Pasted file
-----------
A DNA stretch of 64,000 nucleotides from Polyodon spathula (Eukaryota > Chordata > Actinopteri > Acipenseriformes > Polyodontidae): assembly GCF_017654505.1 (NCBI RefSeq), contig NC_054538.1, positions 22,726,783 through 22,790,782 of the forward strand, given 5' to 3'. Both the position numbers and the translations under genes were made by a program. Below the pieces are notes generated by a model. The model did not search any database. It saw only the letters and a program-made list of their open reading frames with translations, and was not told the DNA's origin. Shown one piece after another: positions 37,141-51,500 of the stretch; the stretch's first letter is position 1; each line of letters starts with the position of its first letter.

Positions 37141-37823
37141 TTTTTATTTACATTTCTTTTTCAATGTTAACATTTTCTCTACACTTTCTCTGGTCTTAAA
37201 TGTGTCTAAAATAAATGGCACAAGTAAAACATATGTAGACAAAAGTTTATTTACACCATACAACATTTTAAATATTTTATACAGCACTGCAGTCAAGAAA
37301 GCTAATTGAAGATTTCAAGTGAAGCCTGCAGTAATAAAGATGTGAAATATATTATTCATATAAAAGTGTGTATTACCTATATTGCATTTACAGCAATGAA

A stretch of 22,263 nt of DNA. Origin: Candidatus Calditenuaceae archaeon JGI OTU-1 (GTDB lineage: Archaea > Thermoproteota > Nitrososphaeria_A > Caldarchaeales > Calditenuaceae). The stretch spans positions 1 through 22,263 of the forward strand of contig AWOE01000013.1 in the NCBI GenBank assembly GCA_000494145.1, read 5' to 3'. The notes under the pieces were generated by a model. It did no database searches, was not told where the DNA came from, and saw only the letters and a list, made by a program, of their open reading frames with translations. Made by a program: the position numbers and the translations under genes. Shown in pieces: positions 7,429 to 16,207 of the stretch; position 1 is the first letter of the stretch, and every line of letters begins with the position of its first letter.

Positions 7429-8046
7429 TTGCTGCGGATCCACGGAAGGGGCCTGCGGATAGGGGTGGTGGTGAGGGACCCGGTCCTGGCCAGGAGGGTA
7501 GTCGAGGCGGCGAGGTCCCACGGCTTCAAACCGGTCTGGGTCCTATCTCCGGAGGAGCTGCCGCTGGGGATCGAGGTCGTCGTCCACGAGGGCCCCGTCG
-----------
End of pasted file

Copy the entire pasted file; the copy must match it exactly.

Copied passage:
A DNA stretch of 64,000 nucleotides from Polyodon spathula (Eukaryota > Chordata > Actinopteri > Acipenseriformes > Polyodontidae): assembly GCF_017654505.1 (NCBI RefSeq), contig NC_054538.1, positions 22,726,783 through 22,790,782 of the forward strand, given 5' to 3'. Both the position numbers and the translations under genes were made by a program. Below the pieces are notes generated by a model. The model did not search any database. It saw only the letters and a program-made list of their open reading frames with translations, and was not told the DNA's origin. Shown one piece after another: positions 37,141-51,500 of the stretch; the stretch's first letter is position 1; each line of letters starts with the position of its first letter.

Positions 37141-37823
37141 TTTTTATTTACATTTCTTTTTCAATGTTAACATTTTCTCTACACTTTCTCTGGTCTTAAA
37201 TGTGTCTAAAATAAATGGCACAAGTAAAACATATGTAGACAAAAGTTTATTTACACCATACAACATTTTAAATATTTTATACAGCACTGCAGTCAAGAAA
37301 GCTAATTGAAGATTTCAAGTGAAGCCTGCAGTAATAAAGATGTGAAATATATTATTCATATAAAAGTGTGTATTACCTATATTGCATTTACAGCAATGAA

A stretch of 22,263 nt of DNA. Origin: Candidatus Calditenuaceae archaeon JGI OTU-1 (GTDB lineage: Archaea > Thermoproteota > Nitrososphaeria_A > Caldarchaeales > Calditenuaceae). The stretch spans positions 1 through 22,263 of the forward strand of contig AWOE01000013.1 in the NCBI GenBank assembly GCA_000494145.1, read 5' to 3'. The notes under the pieces were generated by a model. It did no database searches, was not told where the DNA came from, and saw only the letters and a list, made by a program, of their open reading frames with translations. Made by a program: the position numbers and the translations under genes. Shown in pieces: positions 7,429 to 16,207 of the stretch; position 1 is the first letter of the stretch, and every line of letters begins with the position of its first letter.

Positions 7429-8046
7429 TTGCTGCGGATCCACGGAAGGGGCCTGCGGATAGGGGTGGTGGTGAGGGACCCGGTCCTGGCCAGGAGGGTA
7501 GTCGAGGCGGCGAGGTCCCACGGCTTCAAACCGGTCTGGGTCCTATCTCCGGAGGAGCTGCCGCTGGGGATCGAGGTCGTCGTCCACGAGGGCCCCGTCG